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C200: Density and Community

2011 April 5
by Richard Conlin

< On E Pike St between 11th and 12th Ave on Capitol Hill, two new mixed-use residential buildings that replaced parking lots integrate well with the existing urban fabric; photo: Dan Bertolet - click to enlarge >

Choices about reducing carbon are shaped by public policies.  Carbon emissions are lower in communities that are compact and that provide access via transit and non-motorized travel among jobs, homes, and commercial and recreational activities.  Density by itself, however, only works with community.

Seattle has already taken great strides in developing communities that are compact and sustainable over time.  We are also in a great position to move further in this direction, but it will take careful and thoughtful public policy to ensure that we hit the sweet spot that matches denser communities with high quality of life.

Like most American cities, Seattle lost population between 1960, when it had 557,000 people, and 1990, when it had only 516,000.  Most of Seattle is zoned for single family residences, and, except for downtown, most of the rest was dominated by low rise apartment and commercial buildings.  Seattle never suffered wholesale abandonment of neighborhoods – population loss mainly reflected smaller household sizes, with most dwellings still occupied.  With a downtown that never totally lost steam, and a network of thriving neighborhoods with modest commercial hubs at their centers, Seattle was well-positioned for success when the City’s leaders embraced the principles of Washington’s Growth Management Act and a more urban community.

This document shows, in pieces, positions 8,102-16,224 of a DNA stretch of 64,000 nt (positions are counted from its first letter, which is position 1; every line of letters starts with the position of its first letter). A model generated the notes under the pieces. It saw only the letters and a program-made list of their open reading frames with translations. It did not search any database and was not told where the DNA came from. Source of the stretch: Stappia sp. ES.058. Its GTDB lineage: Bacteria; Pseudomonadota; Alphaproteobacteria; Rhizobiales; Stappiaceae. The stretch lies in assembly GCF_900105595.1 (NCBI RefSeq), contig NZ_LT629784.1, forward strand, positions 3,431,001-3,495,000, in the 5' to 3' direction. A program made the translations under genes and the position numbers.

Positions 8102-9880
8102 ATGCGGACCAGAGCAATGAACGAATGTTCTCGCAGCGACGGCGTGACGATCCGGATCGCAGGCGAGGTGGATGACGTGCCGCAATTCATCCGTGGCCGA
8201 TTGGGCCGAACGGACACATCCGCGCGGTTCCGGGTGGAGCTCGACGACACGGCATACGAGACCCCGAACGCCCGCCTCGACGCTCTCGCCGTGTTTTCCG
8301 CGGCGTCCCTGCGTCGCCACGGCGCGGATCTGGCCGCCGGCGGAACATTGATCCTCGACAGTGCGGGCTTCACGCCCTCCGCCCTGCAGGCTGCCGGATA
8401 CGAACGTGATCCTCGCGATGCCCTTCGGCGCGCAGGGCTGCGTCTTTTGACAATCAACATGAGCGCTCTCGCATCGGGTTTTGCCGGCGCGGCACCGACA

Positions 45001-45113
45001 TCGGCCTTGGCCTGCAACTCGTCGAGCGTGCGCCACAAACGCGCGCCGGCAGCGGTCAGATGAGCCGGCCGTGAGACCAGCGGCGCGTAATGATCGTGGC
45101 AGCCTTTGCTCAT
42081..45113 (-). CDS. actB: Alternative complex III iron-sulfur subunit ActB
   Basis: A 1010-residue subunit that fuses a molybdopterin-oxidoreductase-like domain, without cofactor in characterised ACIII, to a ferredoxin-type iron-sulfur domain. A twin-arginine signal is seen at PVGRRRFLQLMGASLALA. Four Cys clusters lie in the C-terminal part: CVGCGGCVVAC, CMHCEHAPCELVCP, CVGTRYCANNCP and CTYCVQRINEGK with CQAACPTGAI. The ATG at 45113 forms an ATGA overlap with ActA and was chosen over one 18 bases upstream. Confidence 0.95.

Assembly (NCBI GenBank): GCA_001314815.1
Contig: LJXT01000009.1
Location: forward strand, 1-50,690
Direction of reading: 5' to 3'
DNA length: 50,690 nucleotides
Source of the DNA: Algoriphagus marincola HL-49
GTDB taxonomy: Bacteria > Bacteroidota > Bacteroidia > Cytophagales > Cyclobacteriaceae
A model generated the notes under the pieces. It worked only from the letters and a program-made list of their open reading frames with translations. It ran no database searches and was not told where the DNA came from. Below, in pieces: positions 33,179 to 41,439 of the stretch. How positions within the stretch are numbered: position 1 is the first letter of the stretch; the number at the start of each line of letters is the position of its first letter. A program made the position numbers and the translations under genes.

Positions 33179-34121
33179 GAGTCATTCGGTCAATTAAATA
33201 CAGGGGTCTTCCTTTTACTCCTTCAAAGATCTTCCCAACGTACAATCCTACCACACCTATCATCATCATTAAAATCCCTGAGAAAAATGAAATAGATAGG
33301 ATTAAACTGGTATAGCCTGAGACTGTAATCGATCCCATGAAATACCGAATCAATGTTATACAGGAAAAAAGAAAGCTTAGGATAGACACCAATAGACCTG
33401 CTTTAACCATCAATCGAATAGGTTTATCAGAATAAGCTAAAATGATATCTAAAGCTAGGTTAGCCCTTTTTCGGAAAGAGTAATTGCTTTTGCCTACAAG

Seattle’s Comprehensive Plan, adopted in 1994, projected adding 72,000 households over the next 20 years, and called for a major reinvestment in downtown neighborhoods, allowing greater height and encouraging more residential development.  And it called for developing the centers of most other neighborhoods into ‘urban villages’ with several stories of housing-over-storefront buildings.

Change alarms many people, and this was no exception.  Many residents felt their single-family neighborhoods were at risk, and embraced a nostalgic vision that rejected the new plan.  Resistance peaked in 1994-1996, when neighborhood meetings drew hundreds to attack City leadership and opposition leader Charlie Chong won a special election for an open Council seat vacated by one of the advocates of the Comprehensive Plan.

Fortunately, there were many who were attracted by this vision, and Mayor Rice’s administration came up with an ultimately successful way to attain it.  The Mayor and Council approved giving 37 designated centers for population growth the opportunity to develop neighborhood plans.  Communities got guidelines for participation, a toolbox of ideas, and money to hire their own planners.  They were asked to decide whether they could meet their assigned growth targets, what land use changes they would need to do so, and what other actions would ensure continued neighborhood livability.